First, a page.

Vote Early-And Often

By Kaiser, Charles | The Advocate (The national gay & lesbian newsmagazine), November 7, 2000 | Go to article overview

Vote Early-And Often


Kaiser, Charles, The Advocate (The national gay & lesbian newsmagazine)


All three branches of the federal government are up for grabs in the November 7 election, and gay people have a historic opportunity to influence the outcome. The signs on the lawns of Vermont bigots inflamed by the civil unions law read TAKE BACK VERMONT, but we have a chance to take back America.

Three months ago the Republicans were the odds-on favorites to win the White House and retain control of the U.S. Senate, outcomes that could set the gay movement back by a decade. Now the presidential race is a dead heat, the Democrats are favored to win the House, and they even have an outside chance of regaining control of the Senate. That means that if enough of us bother to vote, we can keep the White House in the hands of a gay-friendly president for 12 years in a row and dispatch House majority leader Dick Armey and Senate majority leader Trent Lott to the dustbin of history.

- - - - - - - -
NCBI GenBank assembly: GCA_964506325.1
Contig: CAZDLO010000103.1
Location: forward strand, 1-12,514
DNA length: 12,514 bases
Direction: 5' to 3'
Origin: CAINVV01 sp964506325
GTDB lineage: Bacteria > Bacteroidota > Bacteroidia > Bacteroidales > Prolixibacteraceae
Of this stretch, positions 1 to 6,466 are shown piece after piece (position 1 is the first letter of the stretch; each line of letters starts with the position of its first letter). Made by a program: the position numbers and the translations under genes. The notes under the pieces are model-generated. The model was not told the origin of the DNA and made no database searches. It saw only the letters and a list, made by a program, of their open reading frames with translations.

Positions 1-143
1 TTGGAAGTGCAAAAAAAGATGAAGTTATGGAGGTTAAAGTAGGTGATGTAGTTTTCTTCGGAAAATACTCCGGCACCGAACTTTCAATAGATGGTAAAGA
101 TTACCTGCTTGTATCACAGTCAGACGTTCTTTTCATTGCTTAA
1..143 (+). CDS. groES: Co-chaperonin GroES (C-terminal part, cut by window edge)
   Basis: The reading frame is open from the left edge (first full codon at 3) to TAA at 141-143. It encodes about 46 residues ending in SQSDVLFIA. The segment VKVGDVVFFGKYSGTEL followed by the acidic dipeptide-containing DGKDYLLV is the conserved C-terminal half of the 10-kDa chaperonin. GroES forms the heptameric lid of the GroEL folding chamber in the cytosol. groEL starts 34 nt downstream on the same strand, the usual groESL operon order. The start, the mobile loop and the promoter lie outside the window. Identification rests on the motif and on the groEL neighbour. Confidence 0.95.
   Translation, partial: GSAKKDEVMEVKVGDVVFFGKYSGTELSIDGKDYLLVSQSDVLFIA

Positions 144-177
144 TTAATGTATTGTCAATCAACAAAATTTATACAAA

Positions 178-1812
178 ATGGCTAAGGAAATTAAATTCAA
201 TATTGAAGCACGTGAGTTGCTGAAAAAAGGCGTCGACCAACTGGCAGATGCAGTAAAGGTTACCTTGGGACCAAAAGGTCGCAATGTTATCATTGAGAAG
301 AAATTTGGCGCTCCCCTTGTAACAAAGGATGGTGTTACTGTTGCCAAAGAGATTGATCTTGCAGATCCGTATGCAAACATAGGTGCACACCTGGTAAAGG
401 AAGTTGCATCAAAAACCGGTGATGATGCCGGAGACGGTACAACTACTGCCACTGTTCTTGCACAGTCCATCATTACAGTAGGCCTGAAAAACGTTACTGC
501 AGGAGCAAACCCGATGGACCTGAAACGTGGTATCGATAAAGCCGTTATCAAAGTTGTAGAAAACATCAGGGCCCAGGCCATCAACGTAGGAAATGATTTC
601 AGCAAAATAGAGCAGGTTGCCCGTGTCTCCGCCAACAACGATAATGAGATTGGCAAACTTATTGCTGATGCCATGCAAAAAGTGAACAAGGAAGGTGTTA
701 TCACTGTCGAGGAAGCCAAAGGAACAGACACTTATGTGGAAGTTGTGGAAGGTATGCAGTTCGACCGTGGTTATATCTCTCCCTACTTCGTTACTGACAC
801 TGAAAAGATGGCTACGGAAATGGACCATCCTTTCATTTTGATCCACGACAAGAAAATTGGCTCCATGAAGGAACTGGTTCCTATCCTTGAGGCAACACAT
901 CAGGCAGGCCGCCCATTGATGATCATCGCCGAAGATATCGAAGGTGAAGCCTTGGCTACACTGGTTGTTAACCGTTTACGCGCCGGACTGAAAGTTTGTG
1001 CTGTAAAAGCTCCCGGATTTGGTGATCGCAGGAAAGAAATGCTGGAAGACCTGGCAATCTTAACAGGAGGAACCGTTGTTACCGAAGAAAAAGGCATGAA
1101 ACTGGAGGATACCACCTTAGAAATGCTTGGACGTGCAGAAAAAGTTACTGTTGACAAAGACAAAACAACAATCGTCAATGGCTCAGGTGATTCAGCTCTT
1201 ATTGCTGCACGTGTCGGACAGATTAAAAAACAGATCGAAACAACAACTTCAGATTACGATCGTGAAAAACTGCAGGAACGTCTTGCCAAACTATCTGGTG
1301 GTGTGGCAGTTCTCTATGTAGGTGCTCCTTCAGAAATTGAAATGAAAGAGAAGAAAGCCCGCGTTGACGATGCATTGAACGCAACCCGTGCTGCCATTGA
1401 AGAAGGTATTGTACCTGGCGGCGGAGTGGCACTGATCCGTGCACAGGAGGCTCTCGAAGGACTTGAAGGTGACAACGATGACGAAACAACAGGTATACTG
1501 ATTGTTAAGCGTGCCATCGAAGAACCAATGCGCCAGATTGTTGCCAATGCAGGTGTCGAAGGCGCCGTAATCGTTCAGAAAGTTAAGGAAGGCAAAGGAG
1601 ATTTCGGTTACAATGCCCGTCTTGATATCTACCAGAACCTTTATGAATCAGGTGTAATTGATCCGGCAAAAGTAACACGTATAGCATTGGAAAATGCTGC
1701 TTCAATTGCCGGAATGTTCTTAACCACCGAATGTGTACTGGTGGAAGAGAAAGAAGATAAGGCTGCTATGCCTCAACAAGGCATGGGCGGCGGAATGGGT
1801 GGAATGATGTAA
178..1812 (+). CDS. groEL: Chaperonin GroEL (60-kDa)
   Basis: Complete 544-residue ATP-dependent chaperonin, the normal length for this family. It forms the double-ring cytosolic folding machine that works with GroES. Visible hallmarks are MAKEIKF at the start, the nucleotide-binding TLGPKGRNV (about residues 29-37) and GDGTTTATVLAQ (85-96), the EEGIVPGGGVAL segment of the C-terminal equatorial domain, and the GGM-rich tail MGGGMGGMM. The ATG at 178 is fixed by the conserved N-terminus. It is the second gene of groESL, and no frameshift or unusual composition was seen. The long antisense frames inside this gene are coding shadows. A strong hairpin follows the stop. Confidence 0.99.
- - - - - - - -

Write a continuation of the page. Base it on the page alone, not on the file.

Voter nonparticipation is the great ongoing scandal of our democracy--and gay people can't afford to be a part of it. Two years ago just 36% of the eligible voters bothered to go to the polls to elect the new Congress. The number in the last presidential election wasn't much better--it was 49% of the eligible voters, the lowest percentage since 1924. The numbers for young people are even worse. In 1998 just 12% of the 18- to 24-year-olds bothered to vote. Overall, we have the worst voter participation record of any developed democracy.

These numbers are bad news for the country, but they offer gay people a rainbow-colored window of opportunity. Since only half of the eligible voters participate in a presidential election, if every gay person voted, we could double our influence over the political process overnight.

It was just eight years ago that gay votes and gay dollars first played a possibly decisive role in the outcome of a presidential election. In 1996, 5% of the voters self-identified as lesbian or gay in exit polls, and this year we could easily make the difference between a President Bush and a President Gore.

Gay people could also take back the Senate for the Democrats by electing openly gay candidate Ed Flanagan in Vermont, by voting for Chuck Robb (who voted against the Defense of Marriage Act) in Virginia, and by voting for Debbie Stabenow in Michigan, Ron Klink in Pennsylvania, Bill Nelson in Florida, Mel Carnahan in Missouri, and Hillary Clinton in New York.

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